I get that we all have friends and loved ones and Uber drivers whom we talk about sports with because sports are easier to talk about than systemic inequality or the heat death of the universe or Beyoncé, but getting mired in one Twitter skirmish that is part of a greater Twitter war is generally enough to leave me fretting or fuming, and rarely something that makes me feel good — about myself, or generally — for more than a moment at most. I resolved, in early 2016, to take a break from responding to FSU fans trolling @AlligatorArmy until the fall — and that freedom from feeling obligated and/or inclined to compose and fire pithy rejoinders to riffs on the 27-2 score from 2015 or any number of other endlessly creative troll attempts made my air on the Internet far more breathable.

It turns out that doing something as basic about pollution as avoiding it and also trying not to contribute to it can help combat that pollution and mitigate its effects. And if I can do it while running a Twitter account that is still — I think — entertaining and informative for Gators fans, you can probably do it in your own lives.

Being a football-only fan

Hi. Do you come to Alligator Army exclusively for updates and notes and discussion about Florida Gators football?

You’re doing it wrong.

Florida is coming off three national championships in six weeks, a feat that propelled the Gators to a third-place finish in the Directors’ Cup — and, arguably, the Gators’ winter and spring teams underperformed, given women’s basketball’s failure to make postseason play, lacrosse’s second consecutive flameout in an opening NCAA Tournament match at home, and Florida failing to win a softball national title as the nation’s top-seeded team.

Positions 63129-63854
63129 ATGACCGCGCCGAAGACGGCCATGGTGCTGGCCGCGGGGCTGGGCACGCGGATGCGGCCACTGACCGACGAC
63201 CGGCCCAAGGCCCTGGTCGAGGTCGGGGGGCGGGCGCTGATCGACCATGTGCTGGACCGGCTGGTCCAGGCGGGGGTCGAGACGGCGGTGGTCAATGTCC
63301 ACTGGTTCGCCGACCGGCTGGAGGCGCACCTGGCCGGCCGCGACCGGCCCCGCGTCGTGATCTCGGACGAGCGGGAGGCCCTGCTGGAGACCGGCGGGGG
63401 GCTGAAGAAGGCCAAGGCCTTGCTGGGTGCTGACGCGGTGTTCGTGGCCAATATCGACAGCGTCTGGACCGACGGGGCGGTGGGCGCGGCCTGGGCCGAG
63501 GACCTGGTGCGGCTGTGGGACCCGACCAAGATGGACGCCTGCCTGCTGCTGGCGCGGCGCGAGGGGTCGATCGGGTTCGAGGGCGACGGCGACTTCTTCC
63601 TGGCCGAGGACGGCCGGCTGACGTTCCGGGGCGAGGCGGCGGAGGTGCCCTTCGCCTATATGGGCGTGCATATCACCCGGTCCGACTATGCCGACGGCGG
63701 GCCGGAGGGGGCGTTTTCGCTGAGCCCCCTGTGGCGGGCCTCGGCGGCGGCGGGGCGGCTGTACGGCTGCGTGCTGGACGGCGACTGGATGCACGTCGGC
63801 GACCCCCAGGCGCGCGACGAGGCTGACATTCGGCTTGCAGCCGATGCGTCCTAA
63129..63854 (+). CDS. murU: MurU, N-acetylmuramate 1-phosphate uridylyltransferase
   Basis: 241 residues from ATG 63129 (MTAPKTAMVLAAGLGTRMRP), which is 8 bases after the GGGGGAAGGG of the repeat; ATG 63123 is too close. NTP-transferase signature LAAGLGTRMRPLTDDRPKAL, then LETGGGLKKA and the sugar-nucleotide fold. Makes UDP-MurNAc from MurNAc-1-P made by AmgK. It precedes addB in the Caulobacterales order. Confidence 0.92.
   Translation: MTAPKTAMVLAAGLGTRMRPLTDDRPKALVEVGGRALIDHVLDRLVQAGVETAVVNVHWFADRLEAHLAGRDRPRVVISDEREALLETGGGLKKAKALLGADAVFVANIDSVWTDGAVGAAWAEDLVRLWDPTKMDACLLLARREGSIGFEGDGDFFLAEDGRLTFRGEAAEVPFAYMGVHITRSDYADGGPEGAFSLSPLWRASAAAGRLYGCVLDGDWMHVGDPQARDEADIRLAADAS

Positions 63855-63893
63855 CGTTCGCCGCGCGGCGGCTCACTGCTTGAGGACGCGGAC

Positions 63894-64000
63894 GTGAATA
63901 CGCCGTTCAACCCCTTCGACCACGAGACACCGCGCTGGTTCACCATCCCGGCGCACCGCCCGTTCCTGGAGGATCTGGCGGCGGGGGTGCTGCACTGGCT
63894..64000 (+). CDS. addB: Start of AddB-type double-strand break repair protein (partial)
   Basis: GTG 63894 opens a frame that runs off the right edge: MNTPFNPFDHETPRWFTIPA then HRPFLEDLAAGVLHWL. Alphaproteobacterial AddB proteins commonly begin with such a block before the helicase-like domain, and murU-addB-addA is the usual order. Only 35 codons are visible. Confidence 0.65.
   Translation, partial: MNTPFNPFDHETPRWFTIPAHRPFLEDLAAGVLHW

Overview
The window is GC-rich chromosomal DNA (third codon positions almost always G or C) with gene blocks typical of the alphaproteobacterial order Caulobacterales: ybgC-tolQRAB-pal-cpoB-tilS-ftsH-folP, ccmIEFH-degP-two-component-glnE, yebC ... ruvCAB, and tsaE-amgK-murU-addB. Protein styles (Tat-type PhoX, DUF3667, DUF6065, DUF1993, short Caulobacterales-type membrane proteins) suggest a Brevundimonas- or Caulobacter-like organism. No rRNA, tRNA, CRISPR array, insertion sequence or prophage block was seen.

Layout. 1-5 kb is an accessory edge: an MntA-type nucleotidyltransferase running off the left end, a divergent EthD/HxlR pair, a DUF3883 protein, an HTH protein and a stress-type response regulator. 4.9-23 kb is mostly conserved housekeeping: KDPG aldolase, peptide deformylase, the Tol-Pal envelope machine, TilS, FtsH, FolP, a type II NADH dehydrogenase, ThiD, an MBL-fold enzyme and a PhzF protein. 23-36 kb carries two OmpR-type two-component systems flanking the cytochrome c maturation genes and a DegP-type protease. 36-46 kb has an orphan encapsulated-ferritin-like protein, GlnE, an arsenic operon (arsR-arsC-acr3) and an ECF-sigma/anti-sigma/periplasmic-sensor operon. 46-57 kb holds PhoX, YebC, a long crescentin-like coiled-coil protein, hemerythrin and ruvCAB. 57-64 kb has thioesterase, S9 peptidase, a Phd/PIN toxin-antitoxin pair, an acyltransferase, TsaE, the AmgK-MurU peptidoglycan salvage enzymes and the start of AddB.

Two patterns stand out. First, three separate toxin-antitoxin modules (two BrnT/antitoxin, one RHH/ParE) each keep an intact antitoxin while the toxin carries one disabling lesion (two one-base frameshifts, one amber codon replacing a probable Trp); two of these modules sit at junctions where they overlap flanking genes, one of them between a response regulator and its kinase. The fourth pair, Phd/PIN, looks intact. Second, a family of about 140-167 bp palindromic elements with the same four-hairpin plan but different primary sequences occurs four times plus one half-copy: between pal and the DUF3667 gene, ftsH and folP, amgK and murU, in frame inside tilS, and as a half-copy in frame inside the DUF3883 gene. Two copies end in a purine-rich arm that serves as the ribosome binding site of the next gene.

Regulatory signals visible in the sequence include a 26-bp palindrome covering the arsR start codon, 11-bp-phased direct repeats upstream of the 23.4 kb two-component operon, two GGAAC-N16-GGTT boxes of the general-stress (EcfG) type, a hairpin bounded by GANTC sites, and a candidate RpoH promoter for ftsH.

If that sounds like pointing out infinitesimal flaws, it is — but Florida has a masterpiece of an athletics program, one that has churned out 16 national championships since football’s last one ... which came less than a decade ago. Florida also completed the elusive triple crown of titles in football, men’s basketball, and baseball just last week, and has broken through for the NCAA’s ultimate trophy in five separate sports just since 2010.

That’s pretty damn good, and a record that no school on Florida’s plane — one located in the South, playing in the SEC, and bereft of the array of teams that Stanford or UCLA or Ohio State fields — can match. Alabama had an incredible 2012, with national titles in four sports ... and still has fewer non-football national titles in its history than Florida has since 2010. Arkansas and LSU, the only SEC schools with more national titles than Florida can claim, have combined for five national titles this decade — and LSU’s already vacated one won by its women’s track team.

Arkansas and LSU have also both accumulated their titles largely through one program’s dominance: Arkansas has 41 national titles in men’s track and cross country, and LSU has 25 in women’s track. No Florida program has more than seven national titles — but 14 Gators squads have at least one.